Part of one of the most lethal strike partnerships the Premier League have ever seen, the now motormouth pundit was a Golden Boot winner in 1998, a league title winner in both England and Scotland and is part of the Norwich City Hall of Fame.

So perhaps it is a little bit bizarre that the former Blackburn Rovers striker only played for England once - and even then we had to double check that it happened. As recognisable as Sutton is in the footballing world, trying to recall his time in an England shirt is quite difficult.

However, it did happen back in November 1997 when Glenn Hoddle handed him his one and only England appearance by bringing him off the bench as a 79th minute substitute against Cameron. Shortly afterwards, Sutton found himself relegated to the Three Lions B team - a call up he allegedly refused - and never wore an England shirt at any level ever again.

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Michael Ricketts

Quite why it happens, we do not know, but every once in a while an unexpected player at a mid-table club will decide to have a season where everything he touches turns to gold. For Michael Ricketts, that was the 2001/2002 season. For those of you to young to remember it, think Michu but in a Bolton Wanderers shirt circa 2012.

Formerly of Walsall in the second division (League One if you prefer), Ricketts had a goalscoring record of two in 44 in the Midlands before he exploded into life with a lofty 11 in 32 at the turn of the Millennium. A run of form which earned him a £400,000 move to Bolton.

His career best 19 goals for the whites would see them promoted to the Premier League just a year later and, with confidence high, Ricketts continued his goal-scoring exploits in the top tier to earn a first international call-up, making his debut in a friendly against the Netherlands in 2002. Sky is the limit right? Well...not quite.

Following his England debut, Ricketts would slowly slide back down the football pyramid, before retiring while at Tranmere Rovers in 2012.

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Mike Phelan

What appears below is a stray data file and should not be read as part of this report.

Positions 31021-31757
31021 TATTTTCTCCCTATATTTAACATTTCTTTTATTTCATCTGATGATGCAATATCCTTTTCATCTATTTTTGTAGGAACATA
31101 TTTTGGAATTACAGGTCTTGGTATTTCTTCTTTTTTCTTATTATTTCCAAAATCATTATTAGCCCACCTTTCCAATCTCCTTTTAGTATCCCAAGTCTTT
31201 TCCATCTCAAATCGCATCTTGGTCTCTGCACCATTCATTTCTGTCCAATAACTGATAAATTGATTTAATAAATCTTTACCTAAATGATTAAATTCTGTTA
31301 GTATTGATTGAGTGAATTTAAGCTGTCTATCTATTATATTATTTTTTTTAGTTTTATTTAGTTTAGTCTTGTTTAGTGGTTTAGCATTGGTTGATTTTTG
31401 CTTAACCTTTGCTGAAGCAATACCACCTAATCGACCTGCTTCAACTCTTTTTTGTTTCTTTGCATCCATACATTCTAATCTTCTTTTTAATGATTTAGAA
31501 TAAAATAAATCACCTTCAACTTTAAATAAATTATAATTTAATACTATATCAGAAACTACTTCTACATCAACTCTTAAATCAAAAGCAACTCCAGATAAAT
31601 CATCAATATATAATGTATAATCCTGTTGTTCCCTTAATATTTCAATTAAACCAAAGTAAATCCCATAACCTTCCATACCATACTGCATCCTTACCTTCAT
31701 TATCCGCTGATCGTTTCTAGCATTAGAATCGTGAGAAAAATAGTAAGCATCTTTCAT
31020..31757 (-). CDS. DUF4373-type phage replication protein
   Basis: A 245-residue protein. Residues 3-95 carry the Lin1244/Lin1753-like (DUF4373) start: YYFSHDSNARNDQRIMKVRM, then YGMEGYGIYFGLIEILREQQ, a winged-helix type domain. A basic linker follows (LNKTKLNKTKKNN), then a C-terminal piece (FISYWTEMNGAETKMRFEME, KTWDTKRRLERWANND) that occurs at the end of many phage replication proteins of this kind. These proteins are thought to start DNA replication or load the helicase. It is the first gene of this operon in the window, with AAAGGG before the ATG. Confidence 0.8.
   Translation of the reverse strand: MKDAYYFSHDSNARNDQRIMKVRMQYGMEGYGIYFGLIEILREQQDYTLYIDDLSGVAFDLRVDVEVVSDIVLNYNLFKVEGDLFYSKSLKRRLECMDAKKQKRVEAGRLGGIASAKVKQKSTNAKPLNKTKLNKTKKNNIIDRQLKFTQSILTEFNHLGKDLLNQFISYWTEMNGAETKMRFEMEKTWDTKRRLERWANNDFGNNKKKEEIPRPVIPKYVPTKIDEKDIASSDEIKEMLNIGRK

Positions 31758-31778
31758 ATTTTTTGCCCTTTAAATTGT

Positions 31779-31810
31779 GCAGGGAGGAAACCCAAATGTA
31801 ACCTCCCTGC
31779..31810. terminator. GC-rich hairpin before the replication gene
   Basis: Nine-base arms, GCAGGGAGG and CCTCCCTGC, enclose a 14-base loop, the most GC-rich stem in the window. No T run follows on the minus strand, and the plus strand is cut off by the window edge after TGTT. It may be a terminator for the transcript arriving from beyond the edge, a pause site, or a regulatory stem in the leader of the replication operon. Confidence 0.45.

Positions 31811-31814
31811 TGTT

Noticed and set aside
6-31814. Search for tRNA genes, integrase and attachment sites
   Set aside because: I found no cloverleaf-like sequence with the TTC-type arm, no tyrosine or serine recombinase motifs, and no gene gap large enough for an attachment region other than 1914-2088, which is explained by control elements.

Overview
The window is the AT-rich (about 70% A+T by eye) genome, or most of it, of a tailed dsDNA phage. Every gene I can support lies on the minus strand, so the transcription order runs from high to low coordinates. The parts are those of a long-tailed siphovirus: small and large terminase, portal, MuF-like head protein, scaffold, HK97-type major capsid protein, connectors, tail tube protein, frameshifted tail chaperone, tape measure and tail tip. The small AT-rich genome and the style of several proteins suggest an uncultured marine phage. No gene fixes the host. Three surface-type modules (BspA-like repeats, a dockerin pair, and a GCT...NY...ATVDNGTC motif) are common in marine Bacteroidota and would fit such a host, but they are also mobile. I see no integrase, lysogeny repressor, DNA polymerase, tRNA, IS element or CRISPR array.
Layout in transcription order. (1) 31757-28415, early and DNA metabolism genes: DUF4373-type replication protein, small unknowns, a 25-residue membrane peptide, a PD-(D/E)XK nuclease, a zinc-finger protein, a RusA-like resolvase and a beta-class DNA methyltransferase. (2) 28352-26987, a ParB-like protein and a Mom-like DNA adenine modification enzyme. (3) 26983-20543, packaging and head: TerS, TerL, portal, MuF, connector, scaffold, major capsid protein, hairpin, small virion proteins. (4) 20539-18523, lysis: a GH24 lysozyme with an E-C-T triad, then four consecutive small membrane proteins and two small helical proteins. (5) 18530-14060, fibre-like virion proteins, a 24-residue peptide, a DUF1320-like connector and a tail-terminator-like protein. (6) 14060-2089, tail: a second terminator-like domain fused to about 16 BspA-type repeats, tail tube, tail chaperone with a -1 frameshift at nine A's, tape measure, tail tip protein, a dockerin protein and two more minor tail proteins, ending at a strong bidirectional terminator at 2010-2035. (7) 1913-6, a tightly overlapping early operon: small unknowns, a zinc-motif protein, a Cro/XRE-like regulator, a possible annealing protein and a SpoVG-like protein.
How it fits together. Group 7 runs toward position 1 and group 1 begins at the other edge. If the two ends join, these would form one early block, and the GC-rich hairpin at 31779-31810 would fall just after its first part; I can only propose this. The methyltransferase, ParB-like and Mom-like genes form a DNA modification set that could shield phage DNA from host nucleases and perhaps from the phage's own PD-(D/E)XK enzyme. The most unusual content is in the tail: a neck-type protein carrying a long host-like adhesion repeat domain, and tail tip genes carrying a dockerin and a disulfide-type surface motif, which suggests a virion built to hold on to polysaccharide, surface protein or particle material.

Better known for being terrified by a burst balloon while part of Sir Alex Ferguson's backroom staff at Manchester United and a pretty average Hull City manager, few release Phelan is actually a fully fledged England international, or was at least once.

First called into the England squad for the Rous Cup games against Chile and Scotland, he as forced out of the team due to a hamstring injury and had to wait until 1989 to make his international bow when he played against Italy.

Chris Kirkland

Ah yes, let's save the best story until last. Truth be told, the former Liverpool goalkeeper was a pretty solid stopper that was unfortunately hindered by injuries.

The goalkeeper was part of numerous England squads but never seemed to get his chance between the sticks for whatever reason which left his parents in a state of anticipation every single time due to one of the most famous bets in the history of English football.

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However, when his debut did arrive against Greece in the year 2006, it made his Dad close to a whopping £10,000. The backstory of the Kirkland family bet is one of the funniest, and most heartwarming, football tales of all time. The goalkeeper's international bow saw bookmakers write a cheque for thousands to his dad, Eddie, after he placed a £98.10 stake in 1994 that Kirkland, then 13, would play for his country after enrolling in Coventry City's centre of excellence. Superb stuff.